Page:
If you’re one of the 400 members of the Hillsdale College Jodel community, you’re probably all too familiar with its “#GoodVibesOnly” mantra.
Since its arrival on campus last fall, Jodel — properly pronounced as “yodel” — continues to grow in local popularity. According to Gustave Sauveroche from the Jodel Headquarters in Berlin, Germany, Hillsdale is currently the 11th largest community on Jodel in the United States.
Sauveroche admits that over at HQ, our community is considered to be a “funny and great one” with more than 175 posts each day. All posts are anonymous, but users post under the condition that their words be used to promote #GoodVibesOnly. This means no names, no harassment, no spamming, and no photos of others.
The creators of the app intended Jodel to be a way for people to communicate easily and instantaneously based on your geographical location. They tell new users, “Never underestimate the importance of fun. Don’t take life too seriously, smile and enjoy the ride.”
While it’s easy to dismiss Jodel as just another harmful social media platform used to post freely without tangible consequences, it’s also amazing to see how our Jodel community has become just that — a community.
Nowhere else on campus can you find such lively discourse among strangers about life at Hillsdale College. On Jodel, nothing is too insignificant to discuss. Even seemingly ordinary things, such as pictures of sunny days, become something worth celebrating and sharing with fellow users.
But why is Jodel so appealing to students? The posts are relatable.
Because each post is anonymous, users are more inclined to post without worry of judgement. Consequently, the posts are candid, and they become instantly relatable and popular with the other users. Some poke lighthearted fun at Hillsdale culture — like the post that read, “Whoever is running the DSP Instagram deserves a raise” — while others dialogue about overcoming the woes of Hillsdating. Still others started an open dialogue about mental health, asking for advice before a first visit with a counselor and encouraging other students to take care of themselves during midterm season.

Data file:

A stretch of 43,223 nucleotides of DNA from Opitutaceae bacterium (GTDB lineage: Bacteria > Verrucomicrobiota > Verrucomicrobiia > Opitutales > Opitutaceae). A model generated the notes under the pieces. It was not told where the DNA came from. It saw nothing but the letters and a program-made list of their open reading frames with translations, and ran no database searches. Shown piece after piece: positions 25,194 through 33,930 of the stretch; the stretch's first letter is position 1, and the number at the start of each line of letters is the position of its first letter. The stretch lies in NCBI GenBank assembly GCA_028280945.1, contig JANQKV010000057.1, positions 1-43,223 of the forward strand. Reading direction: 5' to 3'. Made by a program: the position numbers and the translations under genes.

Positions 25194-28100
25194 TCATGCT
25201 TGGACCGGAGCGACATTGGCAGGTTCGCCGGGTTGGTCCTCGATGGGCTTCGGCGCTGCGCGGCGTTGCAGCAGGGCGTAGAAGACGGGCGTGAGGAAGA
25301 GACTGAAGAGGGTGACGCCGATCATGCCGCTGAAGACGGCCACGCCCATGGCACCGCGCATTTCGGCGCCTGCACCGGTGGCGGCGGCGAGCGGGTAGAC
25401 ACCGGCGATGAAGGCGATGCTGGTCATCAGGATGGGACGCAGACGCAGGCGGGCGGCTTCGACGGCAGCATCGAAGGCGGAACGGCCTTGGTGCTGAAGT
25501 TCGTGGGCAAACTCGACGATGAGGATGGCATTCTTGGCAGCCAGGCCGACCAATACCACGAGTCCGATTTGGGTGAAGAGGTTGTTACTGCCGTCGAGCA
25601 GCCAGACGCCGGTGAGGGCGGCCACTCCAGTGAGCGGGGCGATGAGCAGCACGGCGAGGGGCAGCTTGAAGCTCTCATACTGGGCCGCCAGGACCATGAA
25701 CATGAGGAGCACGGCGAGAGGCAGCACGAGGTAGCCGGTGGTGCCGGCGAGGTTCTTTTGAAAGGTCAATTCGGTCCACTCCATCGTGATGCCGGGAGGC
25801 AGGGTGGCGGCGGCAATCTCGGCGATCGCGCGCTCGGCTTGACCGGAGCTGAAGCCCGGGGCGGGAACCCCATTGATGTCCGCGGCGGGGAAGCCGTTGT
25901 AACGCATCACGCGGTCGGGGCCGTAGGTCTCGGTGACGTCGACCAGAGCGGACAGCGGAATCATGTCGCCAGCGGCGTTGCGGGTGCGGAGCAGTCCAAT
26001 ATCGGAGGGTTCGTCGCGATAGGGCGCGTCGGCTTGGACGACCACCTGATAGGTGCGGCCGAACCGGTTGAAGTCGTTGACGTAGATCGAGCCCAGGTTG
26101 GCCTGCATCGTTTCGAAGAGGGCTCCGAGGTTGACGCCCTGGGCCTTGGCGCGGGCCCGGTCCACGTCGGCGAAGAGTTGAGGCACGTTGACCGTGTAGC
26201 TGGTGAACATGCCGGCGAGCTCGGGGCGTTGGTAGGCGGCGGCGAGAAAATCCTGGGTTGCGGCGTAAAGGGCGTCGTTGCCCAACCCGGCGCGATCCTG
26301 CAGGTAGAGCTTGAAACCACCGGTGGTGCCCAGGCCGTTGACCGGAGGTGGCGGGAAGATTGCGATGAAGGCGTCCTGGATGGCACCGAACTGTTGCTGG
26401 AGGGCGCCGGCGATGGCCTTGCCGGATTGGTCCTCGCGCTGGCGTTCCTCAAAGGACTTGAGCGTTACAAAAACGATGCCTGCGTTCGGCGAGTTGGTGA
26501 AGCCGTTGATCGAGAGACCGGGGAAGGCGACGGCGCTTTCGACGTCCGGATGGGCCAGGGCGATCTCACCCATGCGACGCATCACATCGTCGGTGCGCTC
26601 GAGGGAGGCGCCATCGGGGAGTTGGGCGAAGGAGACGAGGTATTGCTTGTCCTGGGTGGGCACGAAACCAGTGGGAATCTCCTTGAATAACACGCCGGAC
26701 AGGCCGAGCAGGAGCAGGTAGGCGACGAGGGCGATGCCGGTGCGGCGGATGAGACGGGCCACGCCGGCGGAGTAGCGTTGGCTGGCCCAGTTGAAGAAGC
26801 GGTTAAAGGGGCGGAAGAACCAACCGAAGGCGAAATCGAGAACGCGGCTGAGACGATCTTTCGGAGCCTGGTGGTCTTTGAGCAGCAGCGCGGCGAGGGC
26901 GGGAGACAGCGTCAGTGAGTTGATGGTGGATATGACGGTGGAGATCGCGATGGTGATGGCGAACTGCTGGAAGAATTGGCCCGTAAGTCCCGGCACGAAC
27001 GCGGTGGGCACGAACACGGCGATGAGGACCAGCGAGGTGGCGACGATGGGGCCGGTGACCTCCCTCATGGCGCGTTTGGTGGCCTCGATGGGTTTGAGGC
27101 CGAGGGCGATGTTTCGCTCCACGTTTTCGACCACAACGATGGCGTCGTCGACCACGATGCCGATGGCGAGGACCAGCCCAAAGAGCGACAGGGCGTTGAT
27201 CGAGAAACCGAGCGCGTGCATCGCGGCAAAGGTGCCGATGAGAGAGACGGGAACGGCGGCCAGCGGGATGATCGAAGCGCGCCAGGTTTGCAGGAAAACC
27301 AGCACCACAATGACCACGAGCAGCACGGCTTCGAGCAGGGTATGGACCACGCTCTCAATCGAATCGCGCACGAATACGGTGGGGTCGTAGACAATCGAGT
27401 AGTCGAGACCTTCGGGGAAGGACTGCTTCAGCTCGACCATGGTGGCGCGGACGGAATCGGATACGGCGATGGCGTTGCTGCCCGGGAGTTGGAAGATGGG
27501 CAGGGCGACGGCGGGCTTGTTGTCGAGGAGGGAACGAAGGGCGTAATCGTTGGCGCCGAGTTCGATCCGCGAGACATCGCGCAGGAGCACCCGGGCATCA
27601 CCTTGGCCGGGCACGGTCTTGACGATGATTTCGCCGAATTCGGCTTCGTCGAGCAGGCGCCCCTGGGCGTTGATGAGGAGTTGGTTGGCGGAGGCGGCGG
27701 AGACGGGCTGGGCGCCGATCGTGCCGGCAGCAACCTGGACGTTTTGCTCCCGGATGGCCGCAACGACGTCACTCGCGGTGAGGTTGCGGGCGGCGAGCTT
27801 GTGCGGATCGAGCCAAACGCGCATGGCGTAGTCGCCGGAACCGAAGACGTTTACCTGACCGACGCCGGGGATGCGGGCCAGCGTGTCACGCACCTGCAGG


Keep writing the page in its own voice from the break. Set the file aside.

Jodel posts often recognize outstanding individuals at Hillsdale — Jodel allows users to mention public figures such as professors or celebrities by name as long as it is in a positive context. There hasn’t been a week where someone hasn’t mentioned their appreciation for “John from the Splex” and “Bobby from Saga.” Another recent post asked users to name the “Best professor on campus and why?” and users recognized Professor of History Brad Birzer, among other great professors.
Of course, Jodel’s effect on self-esteem and the community are important to monitor. Like on all other social media platforms, there are sometimes extremely insensitive or sarcastic posts that can easily be misinterpreted as cruel. Avid posters ought to consider the effect that their words have on others and strive to maintain a fun, yet positive, atmosphere.
With the increase in the app’s popularity in Hillsdale, Jodel administrators have recently increased the amount of monitoring. They are aware of the impact of hurtful words and insensitive jokes and promptly remove any posts that violate their code of conduct. Too many infractions might result in a ban from the app. In addition, each user has the ability to report any posts that he or she finds harmful to the community.
The app is not completely anonymous either. Users’ IP addresses are also tracked by and stored at the Jodel Headquarters and can be accessed in case of an endangerment of life or in severe cases of bullying that require police intervention. While Jodel values anonymity, it values the safety of all members of its community even more.
And at the end of the day, it’s the students who have both the ability and responsibility to promote positivity on this campus online and in person. Hopefully, the moments of relatability and connectivity won’t be limited to online discussions on Jodel’s anonymous platform.
So go tell John that you’re happy to see him next time you’re at the Splex. Thank Bobby and your professors for their awesome work on campus and find love in the community around you. Have a little fun during your college days. And don’t be afraid to share those #GoodVibesOnly with all of campus.
Luciya Katcher is a sophomore studying economics and French.